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Former Net Spencer Dinwiddie back at 100% and giving Wizards a boost

Spencer Dinwiddie of the Wizards reacts during the

Spencer Dinwiddie of the Wizards reacts during the third quarter against the Knicks at Madison Square Garden on Oct. 15. Credit: Jim McIsaac

Fan favorite Spencer Dinwiddie returned to Brooklyn on Monday night and was greeted with cheers when he was announced pregame as member of the Washington Wizards before the Nets’ second home game of the season at Barclays Center.

Dinwiddie, who signed a three-year, $60-million contract with Washington after playing the last five seasons with the Nets, hit a three-pointer for his first basket of the night.

No cheers. Reminiscing only lasts until the opening tip.

Dinwiddie played in only three games last season before suffering an ACL tear. In his first game with Washington and new running mate Bradley Beal, Dinwiddie had 13 points and four assists.

In his second game, with Beal out with a hip injury, Dinwiddie scored 34 points on Friday in Washington’s 135-134 overtime victory against Indiana.

"He looks great," Nets coach Steve Nash said before the game. "I’m really happy. Excited for him. To have him back and look 100%t and look like his old self, it’s great news and great to see, and he will challenge us tonight. He’s a great athlete, a playmaker, he can score, and I think he’s a great piece for them."

Dinwiddie was an important part of the Nets’ initial rebuild after spending his first two seasons in Detroit. He averaged a career-best 20.6 points in 2019-’20, but there was no room under the cap for him to return once Kevin Durant, Kyrie Irving and James Harden came aboard. So he went to Washington on a sign-and-trade as part of a five-team deal and has paid immediate dividends for the Wizards.

"Look, I get it, I’m not the sexiest name," Dinwiddie, 28, said after the Wizards improved to 2-0 on Friday. "But those things happen. The proof is in the pudding. Like, game-winning shots, we can go on YouTube and look at mine. And if Brad’s out, I probably will be the one taking those most times. So you just understand what’s the best shot for our team. But ain’t no fear in those moments. Like, in my opinion, I’m one of, if not the best, in the league at it."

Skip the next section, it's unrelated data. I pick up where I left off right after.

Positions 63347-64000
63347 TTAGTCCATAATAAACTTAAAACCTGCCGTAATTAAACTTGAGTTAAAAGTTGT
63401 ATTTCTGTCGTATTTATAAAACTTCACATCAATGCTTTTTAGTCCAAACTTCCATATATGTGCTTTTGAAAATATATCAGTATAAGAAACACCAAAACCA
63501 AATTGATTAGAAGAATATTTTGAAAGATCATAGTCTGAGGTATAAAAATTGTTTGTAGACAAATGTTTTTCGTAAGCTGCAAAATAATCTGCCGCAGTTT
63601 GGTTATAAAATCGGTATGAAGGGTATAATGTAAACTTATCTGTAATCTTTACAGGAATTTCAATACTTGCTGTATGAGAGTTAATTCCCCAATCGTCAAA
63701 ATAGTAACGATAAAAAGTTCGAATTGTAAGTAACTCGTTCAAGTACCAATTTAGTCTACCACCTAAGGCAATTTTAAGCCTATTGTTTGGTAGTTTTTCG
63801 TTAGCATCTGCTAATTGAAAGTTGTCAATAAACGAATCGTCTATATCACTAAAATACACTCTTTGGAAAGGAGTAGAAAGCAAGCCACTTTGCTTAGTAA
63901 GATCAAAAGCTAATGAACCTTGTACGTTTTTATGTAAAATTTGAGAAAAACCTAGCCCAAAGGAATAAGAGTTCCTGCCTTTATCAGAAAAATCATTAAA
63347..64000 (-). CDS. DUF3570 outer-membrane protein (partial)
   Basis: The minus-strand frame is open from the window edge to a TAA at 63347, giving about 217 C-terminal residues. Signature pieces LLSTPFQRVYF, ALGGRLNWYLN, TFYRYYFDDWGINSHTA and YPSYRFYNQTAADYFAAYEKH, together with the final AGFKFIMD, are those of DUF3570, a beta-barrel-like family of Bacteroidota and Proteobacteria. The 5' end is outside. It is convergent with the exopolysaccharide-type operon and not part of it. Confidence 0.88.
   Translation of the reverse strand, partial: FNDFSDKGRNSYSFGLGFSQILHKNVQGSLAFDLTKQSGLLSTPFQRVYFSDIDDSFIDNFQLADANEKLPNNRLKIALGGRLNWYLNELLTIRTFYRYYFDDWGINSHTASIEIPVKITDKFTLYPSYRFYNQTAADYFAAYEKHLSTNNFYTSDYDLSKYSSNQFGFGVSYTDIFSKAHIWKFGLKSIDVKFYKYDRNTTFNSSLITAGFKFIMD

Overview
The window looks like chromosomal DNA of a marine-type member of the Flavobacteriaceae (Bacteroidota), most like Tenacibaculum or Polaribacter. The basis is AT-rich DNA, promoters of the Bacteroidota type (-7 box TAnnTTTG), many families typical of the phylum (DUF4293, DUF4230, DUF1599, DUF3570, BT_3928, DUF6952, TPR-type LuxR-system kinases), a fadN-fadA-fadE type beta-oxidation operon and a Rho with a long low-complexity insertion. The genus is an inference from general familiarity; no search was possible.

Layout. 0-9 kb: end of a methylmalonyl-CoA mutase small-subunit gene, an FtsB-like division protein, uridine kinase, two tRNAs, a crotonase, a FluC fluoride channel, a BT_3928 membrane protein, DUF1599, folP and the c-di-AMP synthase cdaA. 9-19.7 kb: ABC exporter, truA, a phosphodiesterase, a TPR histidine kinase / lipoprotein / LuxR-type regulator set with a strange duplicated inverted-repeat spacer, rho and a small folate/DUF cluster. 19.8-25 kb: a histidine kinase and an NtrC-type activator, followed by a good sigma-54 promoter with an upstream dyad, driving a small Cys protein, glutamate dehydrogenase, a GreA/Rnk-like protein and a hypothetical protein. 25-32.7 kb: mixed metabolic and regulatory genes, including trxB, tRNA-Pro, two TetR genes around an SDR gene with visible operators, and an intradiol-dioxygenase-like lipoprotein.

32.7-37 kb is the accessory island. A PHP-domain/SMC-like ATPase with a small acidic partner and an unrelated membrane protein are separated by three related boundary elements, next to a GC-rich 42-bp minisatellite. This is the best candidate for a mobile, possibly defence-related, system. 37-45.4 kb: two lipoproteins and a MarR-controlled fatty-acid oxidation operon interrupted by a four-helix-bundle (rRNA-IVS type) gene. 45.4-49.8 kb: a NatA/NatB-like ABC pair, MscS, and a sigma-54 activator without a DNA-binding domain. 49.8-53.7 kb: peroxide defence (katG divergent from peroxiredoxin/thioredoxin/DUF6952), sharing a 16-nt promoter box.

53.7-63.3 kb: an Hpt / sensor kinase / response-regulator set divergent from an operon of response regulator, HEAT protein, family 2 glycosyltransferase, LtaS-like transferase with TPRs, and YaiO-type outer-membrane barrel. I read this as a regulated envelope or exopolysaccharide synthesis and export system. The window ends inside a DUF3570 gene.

Said Beal: "I like his size, his athletic ability, his ability to score — which takes a lot of pressure off me in having to create new things — and his love for the game. I’ve competed against him in Brooklyn. We always usually guard each other, so I know what he’s about. He’s about winning, he’s about competing. I know I can go to war with him."

Beal, who had declined to get vaccinated against COVID-19, returned from his injury to face the Nets. Beal is allowed to play in New York City as a visitor according to city regulations, but hometown guard Irving is not allowed to play in New York City as an unvaccinated member of the Nets.

Barclays Center officials were forced on Sunday to briefly shut the arena’s doors before the Nets-Hornets game after a group of protesters — some chanting "Let Kyrie Play" — pushed past metal barricades and stormed the main entrance.

The protesters did not return on Monday.

The Nets decided on Oct. 12 to not let Irving play in either home or road games as long as he is not vaccinated against COVID-19.

Dinwiddie could have helped the Nets as a point guard in Irving’s absence. But no one could have foreseen Irving having to sit out every game under these circumstances.

Nash, for one, is happy to just see Dinwiddie back on the court.

"It does take a lot of mental strength and confidence to turn that corner," he said. "You could be medically approved, you could be back on the court, but are you yourself again? That’s the last challenge — that mental barrier — for players that go through ACLs, or as Kevin did with his Achilles."

Two recalled from Long Island. Before the game, the Nets recalled Day’Ron Sharpe and Cam Thomas from their NBA G League affiliate, the Long Island Nets.

New York Sports